verb (used without object), moved, moving.
to pass from one place or position to another.
to go from one place of residence to another:
They moved from Tennessee to Texas.
to advance or progress:
The red racing car moved into the lead.
to have a regular , as an implement or a machine; turn; revolve.
to sell or be sold:
That new model is moving well.
to start off or leave:
It’s time to be moving.
to transfer a piece in a game, as chess or checkers.
(of the bowels) to discharge or eject the feces; evacuate.
to be active in a particular sphere:
to move in musical society.
to take action; proceed.
to make a formal request, application, or proposal:
to move for a new trial.
verb (used with object), moved, moving.
to change from one place or position to another.
to set or keep in .
to prompt, actuate, or impel to some action:
What moved you to do this?
to arouse or excite the feelings or passions of; affect with emotion (usually followed by to):
to move someone to anger.
to affect with tender or compassionate emotion; touch:
The tale of tragedy moved her.
to transfer (a piece in a game) from one position to another.
to dispose of (goods) by sale.
to cause (the bowels) to discharge or eject the feces.
to propose formally, as to a court or judge, or for consideration by a deliberative assembly.
to submit a formal request or proposal to (a court, a sovereign, etc.).
an act or instance of moving; .
a change of location or residence.
an action toward an objective or goal; step:
a move toward a higher tax.
(in chess, checkers, etc.) a player’s right or turn to make a play.
a play or maneuver, as in a game or sport.
move in, to begin to occupy a place in which to live or work.
move in on, Informal.
move on, to approach or attack as a military target:
The army is moving on the capital itself.
move out, to leave a place in order to start or continue a planned march, maneuver, journey, etc.:
The troops will move out of the encampment at dawn.
move over, to change or cause to change to another position, especially to make room for another:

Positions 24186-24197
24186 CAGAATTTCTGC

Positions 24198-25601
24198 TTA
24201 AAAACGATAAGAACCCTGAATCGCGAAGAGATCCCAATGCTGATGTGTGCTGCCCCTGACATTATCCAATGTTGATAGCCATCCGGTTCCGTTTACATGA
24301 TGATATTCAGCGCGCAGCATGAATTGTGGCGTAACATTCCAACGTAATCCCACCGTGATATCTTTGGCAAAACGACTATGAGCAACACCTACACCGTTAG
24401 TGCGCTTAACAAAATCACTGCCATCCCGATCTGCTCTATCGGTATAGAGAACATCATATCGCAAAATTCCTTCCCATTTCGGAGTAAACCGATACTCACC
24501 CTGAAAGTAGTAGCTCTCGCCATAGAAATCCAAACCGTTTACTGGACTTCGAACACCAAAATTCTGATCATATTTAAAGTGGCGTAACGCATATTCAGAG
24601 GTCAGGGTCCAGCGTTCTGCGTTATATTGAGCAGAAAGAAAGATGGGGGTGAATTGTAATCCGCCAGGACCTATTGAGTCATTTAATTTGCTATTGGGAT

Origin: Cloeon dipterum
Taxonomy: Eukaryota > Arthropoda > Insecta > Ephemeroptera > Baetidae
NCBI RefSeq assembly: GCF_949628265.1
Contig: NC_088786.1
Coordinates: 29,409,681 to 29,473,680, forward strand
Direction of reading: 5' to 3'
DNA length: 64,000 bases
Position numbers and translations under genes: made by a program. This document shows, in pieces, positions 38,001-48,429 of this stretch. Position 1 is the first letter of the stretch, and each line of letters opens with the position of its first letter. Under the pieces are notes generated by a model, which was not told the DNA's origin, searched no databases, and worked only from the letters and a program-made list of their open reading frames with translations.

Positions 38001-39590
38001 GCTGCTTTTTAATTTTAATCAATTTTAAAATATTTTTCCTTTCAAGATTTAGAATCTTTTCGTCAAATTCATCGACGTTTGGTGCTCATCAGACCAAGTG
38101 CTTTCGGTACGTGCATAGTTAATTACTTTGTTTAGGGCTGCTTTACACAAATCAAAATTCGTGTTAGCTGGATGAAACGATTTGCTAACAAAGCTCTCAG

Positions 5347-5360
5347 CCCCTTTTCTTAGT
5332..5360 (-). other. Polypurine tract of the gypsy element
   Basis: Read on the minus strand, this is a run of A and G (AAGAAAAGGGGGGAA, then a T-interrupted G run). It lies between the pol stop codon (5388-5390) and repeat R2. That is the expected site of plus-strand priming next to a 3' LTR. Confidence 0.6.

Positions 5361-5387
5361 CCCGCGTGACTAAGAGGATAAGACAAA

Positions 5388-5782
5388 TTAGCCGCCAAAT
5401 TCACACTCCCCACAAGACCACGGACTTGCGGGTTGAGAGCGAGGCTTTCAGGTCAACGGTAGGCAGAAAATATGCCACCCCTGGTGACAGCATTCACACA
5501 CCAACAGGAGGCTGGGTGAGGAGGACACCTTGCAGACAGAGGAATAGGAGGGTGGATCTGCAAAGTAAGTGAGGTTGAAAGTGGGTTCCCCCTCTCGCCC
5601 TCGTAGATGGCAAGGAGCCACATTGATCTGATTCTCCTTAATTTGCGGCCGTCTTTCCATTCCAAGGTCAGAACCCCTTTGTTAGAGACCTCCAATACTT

to make space by moving over.
move up, to advance to a higher level.
get a move on, Informal.
make one’s move, Informal. to act, especially to assert oneself at an opportune time.
on the move,
put moves on, Slang. to make sexual advances toward.
Also, make a move on.
to go or take from one place to another; change in location or position
(usually intransitive) to change (one’s dwelling, place of business, etc)
to be or cause to be in motion; stir
(intransitive) (of machines, etc) to work or operate
(transitive) to cause (to do something); prompt
(intransitive) to begin to act: move soon or we’ll lose the order
(intransitive) to associate oneself with a specified social circle: to move in exalted spheres
(intransitive) to make progress
(transitive) to arouse affection, pity, or compassion in; touch
(in board games) to change the position of (a piece) or (of a piece) to change position
(intransitive) (of merchandise) to be disposed of by being bought
when tr, often takes a clause as object; when intr, often foll by for. to suggest (a proposal) formally, as in debating or parliamentary procedure
(intransitive; usually foll by on or along) to go away or to another place; leave
to cause (the bowels) to evacuate or (of the bowels) to be evacuated
(intransitive) (informal) to be exciting or active: the party started moving at twelve
move heaven and earth, to take every step possible (to achieve something)
the act of moving; movement
one of a sequence of actions, usually part of a plan; manoeuvre
the act of moving one’s residence, place of business, etc
(in board games)
(informal) get a move on
(usually used with a negative) (informal) make a move, to take even the slightest action: don’t make a move without phoning me
make one’s move, to commit oneself to a position or course of action
on the move
late 13c., from Anglo-French mover, Old French movoir “to move, get moving, set out; set in motion; introduce” (Modern French mouvoir), from Latin movere “move, set in motion; remove; disturb” (past participle motus, frequentative motare), from PIE root *meue- “to push away” (cf. Sanskrit kama-muta “moved by love” and probably mivati “pushes, moves;” Lithuanian mauti “push on;” Greek ameusasthai “to surpass,” amyno “push away”).
Intransitive sense developed in Old French and came thence to English, though it now is rare in French. Meaning “to affect with emotion” is from c.1300; that of “to prompt or impel toward some action” is from late 14c. Sense of “to change one’s place of residence” is from 1707. Meaning “to propose (something) in an assembly, etc.,” is first attested mid-15c. Related: Moved; moving.
mid-15c., “proposal,” from move (v.). From 1650s in the gaming sense. Meaning “act of moving” is from 1827. Phrase on the move “in the process of going from one place to another” is from 1796; get a move on “hurry up” is Americal English colloquial from 1888 (also, and perhaps originally, get a move on you).
have all the moves
make one’s move, put a move on someone
Mobility Opportunities Via Education
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